BE A ‘BADASS’ & HAVING SOMEONE IN YOUR CORNER IS A MUST
By giving myself a little phrase like this it made me feel like a reward for doing something I feared. I met up with a fellow tri club teammate who was also doing the race so we decided to do a recce of the lake. I was not prepared for it feeling COLDER than the sea. We did 1200m and I couldn’t continue for the second lap. It took me over an hour to stop shivering this time. This was a set back and shook my confidence. Time to enlist badass thinking… do it again 4 days later. This was the last test as now I was into race week. We got to the lake at 7am. I did the mental rehearsal again and this time we managed the full distance. Having someone there to do it with definitely made me push myself to go further. Now we had confidence for the race.
7:40am swim start. I lined up ready to go. I looked at the lake and the direction of the buoys I would be swimming round. There was mist on the lake…but no sun. It was cold. The water temperature was 14.4C the air temperature was 9C, and I was ready! I got into the water and went for it. Sure it got cold, especially by about 1200m when it started to rain, but I knew I had this. I was smiling. I was focused. And when I got out of the water in 37 minutes I knew I had accomplished something better than in Pontevedra. My mindset was different, although the conditions were similar. I ran the 1km up into T1 with a huge smile on my face (while dodging all the gravel with my numb feet!)
It did take about 12 minutes to do my whole transition from swim to bike including the long run in and out of the bike racking area. My hands were cold so getting the wetsuit off was tricky, but soon I was wrapped up and on my bike and heading out into the cold and wet. I didn’t care. This was where I would now put in the hard graft and work hard to keep warm and fight the rain and wind on some of the more exposed parts of the New Forest. At times I distracted myself from the cold when I saw the cutest little baby donkey or slowing to go round some cows crossing the road. This all make racing in the New Forest magical. I finished the bike in 2 hours 58 minutes (5th fastest women’s bike time of the day) and took myself out onto the run.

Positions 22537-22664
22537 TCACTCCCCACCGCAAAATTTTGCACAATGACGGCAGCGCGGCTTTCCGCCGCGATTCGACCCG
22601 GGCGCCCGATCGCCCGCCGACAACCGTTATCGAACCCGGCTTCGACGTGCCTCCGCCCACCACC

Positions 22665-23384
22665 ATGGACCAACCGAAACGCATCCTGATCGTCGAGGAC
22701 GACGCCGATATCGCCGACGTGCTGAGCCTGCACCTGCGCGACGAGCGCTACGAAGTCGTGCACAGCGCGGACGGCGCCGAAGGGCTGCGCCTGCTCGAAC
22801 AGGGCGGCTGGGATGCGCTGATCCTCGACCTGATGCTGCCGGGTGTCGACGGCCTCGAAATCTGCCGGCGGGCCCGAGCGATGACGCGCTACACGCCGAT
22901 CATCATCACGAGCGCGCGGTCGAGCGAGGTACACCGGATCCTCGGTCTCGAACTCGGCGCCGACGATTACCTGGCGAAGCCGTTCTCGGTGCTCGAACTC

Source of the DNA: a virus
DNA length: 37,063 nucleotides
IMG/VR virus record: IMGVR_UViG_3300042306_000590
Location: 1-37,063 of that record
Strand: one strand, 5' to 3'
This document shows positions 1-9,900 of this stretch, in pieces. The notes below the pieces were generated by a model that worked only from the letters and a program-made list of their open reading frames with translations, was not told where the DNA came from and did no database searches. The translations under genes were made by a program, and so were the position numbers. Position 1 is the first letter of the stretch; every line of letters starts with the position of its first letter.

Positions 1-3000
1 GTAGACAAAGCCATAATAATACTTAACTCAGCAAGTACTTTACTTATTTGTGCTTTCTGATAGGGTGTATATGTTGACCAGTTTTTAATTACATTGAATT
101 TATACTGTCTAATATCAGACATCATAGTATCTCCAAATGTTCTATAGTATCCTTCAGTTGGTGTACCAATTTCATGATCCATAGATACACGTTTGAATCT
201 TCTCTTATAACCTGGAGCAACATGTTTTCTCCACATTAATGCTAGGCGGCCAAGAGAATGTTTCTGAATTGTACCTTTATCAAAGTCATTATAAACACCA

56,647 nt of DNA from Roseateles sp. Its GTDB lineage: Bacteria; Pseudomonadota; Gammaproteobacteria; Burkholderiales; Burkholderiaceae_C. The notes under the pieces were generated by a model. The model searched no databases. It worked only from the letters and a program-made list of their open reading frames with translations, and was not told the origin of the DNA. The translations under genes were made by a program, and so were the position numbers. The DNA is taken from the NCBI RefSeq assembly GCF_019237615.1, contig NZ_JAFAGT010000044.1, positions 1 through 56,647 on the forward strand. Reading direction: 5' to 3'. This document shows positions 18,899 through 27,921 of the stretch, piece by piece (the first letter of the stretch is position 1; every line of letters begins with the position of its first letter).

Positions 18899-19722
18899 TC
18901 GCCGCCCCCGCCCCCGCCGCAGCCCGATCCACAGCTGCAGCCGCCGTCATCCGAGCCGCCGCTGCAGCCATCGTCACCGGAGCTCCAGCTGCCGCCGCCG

Here I had other issues to deal with. My running has had a set back since Christmas due to increasing problems with bunions and other tendinopathies in my feet and ankles. I set out at 7 mile 50 pace for the first 2 miles and it was 3 miles in before I could feel my feet they were so cold. I stopped twice and took my trainers off as it felt like I had a stone caught in them, but it was just because they were numb. By mile 2 I could already feel my left foot and ankle begin to complain, so I eased back on the pace, running as hard as I could without causing damage. I have never looked forward to the end of a race as much as I did with this one. I was cold, hurting and hungry!! The cold had definitely made me more hungry than I normally would be for this distance. I picked up the pace in the last 1km to have the obligatory “strong finish” and smiled as I crossed the line, thankful that it was over…but also proud that overcome a huge hurdle and fear of cold water swimming. Now I will have more confidence should similar circumstances present themselves again.
I finished the race 9th female overall, 1st F50-54, in 5 hours and 31 minutes.